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Migration and Skills : The Experience of Migrant Workers from Albania, Egypt, Moldova, and Tunisia

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World Bank (WB)

Abstract: The subject of migration, and how best to manage it, has been moving up the policy agenda of the European Union for some time now. Faced with an aging population, possible skills shortages at all skills levels, and the need to compete for highly skilled migrants with countries such as Australia, Canada, and the United States, the European Union (EU) is moving from seeing migration as a problem or a threat to viewing it as an opportunity. As an EU agency promoting skills and human capital development in transition and developing countries, the European Training Foundation (ETF) wished to explore the impact of migration on skills development, with a special emphasis on Diasporas and returning migrants. For the World Bank, the issue of migration forms an integral part of its approach to social protection, since it believes that labor-market policy must take into account the national as well the international dimensions of skilled labor mobility. Both institutions were keen to look at what changes need to be made to migration policy in order to achieve a triple-win situation, one that can benefit both sending and receiving countries as well as the migrants themselves. This report aims to unravel the complex relationship between migration and skills development. It paints a precise picture of potential and returning migrants from four very different countries, Albania, the Arab Republic of Egypt, Moldova, and Tunisia, that is a conscious choice of two 'traditional' (Egypt, Tunisia) and two 'new' (Albania, Moldova) sending countries, and describes the skills they possess and the impact that the experience of migration has on their skills development. It is harder to draw accurate conclusions on the link between job aspirations and current employment status, since many of the potential migrants were not actively employed at the time of the interview. However, the data suggest people did expect to change jobs as a result of migration, and the sectors they expected to work in varied according to their nationality. Focusing solely on those planning to move to the EU, many Albanians expected to work in domestic service, hospitality, and construction; Egyptians expected to work in hospitality and construction; Moldovans expected to work in domestic service and construction; and Tunisians expected to work in hospitality and manufacturing. Few migrants working in agriculture or petty trade aimed to work in these same sectors while abroad.
Type: Publications & Research :: Publication
Publications & Research :: Publication
Link: http://www-wds.worldbank.org/external/default/main?menuPK=64187510&pagePK=64193027&piPK=64187937&theSitePK=523679&menuPK=64187510&searchMenuPK=64187283&siteName=WDS&entityID=000333037_20100325011000
978-0-8213-8079-6
http://hdl.handle.net/10986/2421
Subject: ACCESS TO EDUCATION
ADULT EDUCATION
ADULT POPULATION
ARCHAEOLOGY
ASYLUM
ASYLUM POLICY
BASIC EDUCATION
BRAIN DRAIN
CITIZEN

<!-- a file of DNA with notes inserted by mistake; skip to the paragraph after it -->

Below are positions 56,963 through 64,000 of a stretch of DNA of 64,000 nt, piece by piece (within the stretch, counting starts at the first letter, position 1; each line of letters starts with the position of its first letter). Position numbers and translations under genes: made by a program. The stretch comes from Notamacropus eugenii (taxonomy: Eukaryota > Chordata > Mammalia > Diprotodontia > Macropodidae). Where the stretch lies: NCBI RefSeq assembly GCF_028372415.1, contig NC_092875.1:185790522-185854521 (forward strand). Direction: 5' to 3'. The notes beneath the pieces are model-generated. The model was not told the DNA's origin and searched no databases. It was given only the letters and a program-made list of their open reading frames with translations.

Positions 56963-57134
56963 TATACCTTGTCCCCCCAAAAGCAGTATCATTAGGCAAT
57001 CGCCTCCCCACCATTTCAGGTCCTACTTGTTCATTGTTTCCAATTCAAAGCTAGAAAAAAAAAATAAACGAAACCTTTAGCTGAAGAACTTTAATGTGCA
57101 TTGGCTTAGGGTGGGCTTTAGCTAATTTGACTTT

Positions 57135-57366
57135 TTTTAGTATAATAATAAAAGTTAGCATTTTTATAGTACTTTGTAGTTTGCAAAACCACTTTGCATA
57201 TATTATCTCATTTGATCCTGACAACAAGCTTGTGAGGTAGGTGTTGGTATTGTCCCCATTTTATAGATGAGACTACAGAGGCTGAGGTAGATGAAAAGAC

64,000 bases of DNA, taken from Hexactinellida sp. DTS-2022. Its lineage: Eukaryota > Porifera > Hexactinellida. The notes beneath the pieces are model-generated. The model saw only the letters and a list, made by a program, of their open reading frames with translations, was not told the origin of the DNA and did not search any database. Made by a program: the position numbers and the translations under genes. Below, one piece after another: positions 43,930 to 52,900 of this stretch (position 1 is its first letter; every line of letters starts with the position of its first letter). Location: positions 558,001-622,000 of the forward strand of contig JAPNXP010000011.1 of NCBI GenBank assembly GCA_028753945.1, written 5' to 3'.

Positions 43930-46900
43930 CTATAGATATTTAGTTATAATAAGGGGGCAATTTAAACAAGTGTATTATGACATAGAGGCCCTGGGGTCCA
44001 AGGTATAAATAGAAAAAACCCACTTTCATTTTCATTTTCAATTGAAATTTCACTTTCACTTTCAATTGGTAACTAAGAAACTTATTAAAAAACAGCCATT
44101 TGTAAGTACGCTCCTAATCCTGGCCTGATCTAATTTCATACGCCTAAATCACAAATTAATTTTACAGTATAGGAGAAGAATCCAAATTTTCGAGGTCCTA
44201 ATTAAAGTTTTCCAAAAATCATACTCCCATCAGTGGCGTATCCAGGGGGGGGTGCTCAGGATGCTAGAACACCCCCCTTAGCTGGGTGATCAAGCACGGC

CITIZENS
CITIZENSHIP
CONSEQUENCES OF MIGRATION
COUNTRIES OF ORIGIN
COUNTRY OF ORIGIN
CULTURAL CHANGE
CURRENT POPULATION
DEMOGRAPHIC CHANGES
DEMOGRAPHIC TRANSITION
DEVELOPING COUNTRIES
DEVELOPMENT POLICIES
DIASPORA
DISSEMINATION
ECONOMIC GROWTH
EDUCATED MEN
EDUCATED WOMEN
EDUCATION SYSTEMS
EDUCATIONAL ATTAINMENT
EMERGENCY SITUATIONS
EMIGRANTS
EMIGRATION
EMIGRATION POLICIES
EMPLOYMENT GENERATION
ENTREPRENEURSHIP
EQUAL OPPORTUNITIES
EXPATRIATES
FAMILIES
FAMILY MEMBERS
FAMILY REUNIFICATION
FEMALE MIGRANTS
FERTILITY
FERTILITY RATE
FERTILITY RATES
FEWER WOMEN
FINANCIAL CONSTRAINTS
FLOW OF MIGRANTS
FORMAL EDUCATION
GENDER
GENDER BIAS
GOVERNMENT PROGRAMS
HEALTH CARE
HOME COUNTRIES
HOST COUNTRIES
HOST COUNTRY
HOUSEHOLDS
HUMAN CAPITAL
HUMAN DEVELOPMENT
ILLEGAL MIGRANTS
IMMIGRANTS
IMMIGRATION
IMMIGRATION COUNTRIES
IMMIGRATION POLICY
IMMIGRATION SYSTEM
IMPACT OF MIGRATION
INCOME-GENERATING ACTIVITIES
INFORMATION DISSEMINATION
INFORMATION SYSTEM
INSURANCE
INTERNATIONAL MIGRATION
INTERNATIONAL ORGANIZATION FOR MIGRATION
INTERNATIONAL POLICY
INTERNATIONAL TRADE
IRREGULAR MIGRATION
JOB OPPORTUNITIES
LABOR MARKET
LABOR MARKETS
LABOR MIGRATION
LABOR SHORTAGES
LAWS
LEGAL STATUS
LEVEL OF EDUCATION
LEVELS OF EDUCATION
LIFELONG LEARNING
LOCAL COMMUNITY
LOCAL DEVELOPMENT
LOCAL ECONOMY
LONG-TERM RESIDENTS
MARITAL STATUS
MIGRANT
MIGRANT WORKERS
MIGRANTS
MIGRATION
MIGRATION FLOWS
MIGRATION FOR EMPLOYMENT
MIGRATION ISSUES
MIGRATION PATTERNS
MIGRATION POLICIES
MIGRATION POLICY
MIGRATION PROCESS
MINORITY
MOBILITY
MUNICIPALITIES
NATIONAL STRATEGY
NATIONALS
NUMBER OF CHILDREN
NUMBER OF PEOPLE
PENSIONS
POLICIES ON MIGRATION
POLICY CHANGE
POLICY DEVELOPMENT
POLICY DISCUSSIONS
POTENTIAL CONTRIBUTION
POTENTIAL MIGRANTS
PUBLIC DEBATE
PUSH FACTOR
QUALITY OF EDUCATION
REFUGEE
REMIGRATION
REMITTANCES
REMITTANCES FROM MIGRANTS
RESEARCH TECHNIQUES
RETURN MIGRATION
RETURN OF MIGRANTS
RETURNEES
SAVINGS
SECONDARY EDUCATION
SIGNIFICANT POLICY
SKILLED MIGRANTS
SKILLED WORKERS
SKILLS DEVELOPMENT
SOCIAL AFFAIRS
SOCIAL CAPITAL
SOCIAL CHANGE
SOCIAL DEVELOPMENT
SOCIAL NETWORKS
SOCIAL POLICIES
SOCIAL SCIENCES
SOCIAL SECURITY
SOCIAL WELFARE
SOCIETIES
SOCIOECONOMIC DEVELOPMENT
SOCIOECONOMIC FACTORS
SOCIOLOGY
SPOUSE
SUBSIDIARY
TECHNICAL ASSISTANCE
TEMPORARY MIGRATION
TERTIARY EDUCATION
TOWNS
TRAINING CENTERS
TRANSPORT
TREATY
UNEMPLOYMENT
UNEMPLOYMENT RATES
VILLAGES
VOCATIONAL EDUCATION
WAR
WOMAN
WORK EXPERIENCE
WORKFORCE
WORKING CONDITIONS
YOUNG ADULT
YOUNG ADULTS
YOUNG PEOPLE




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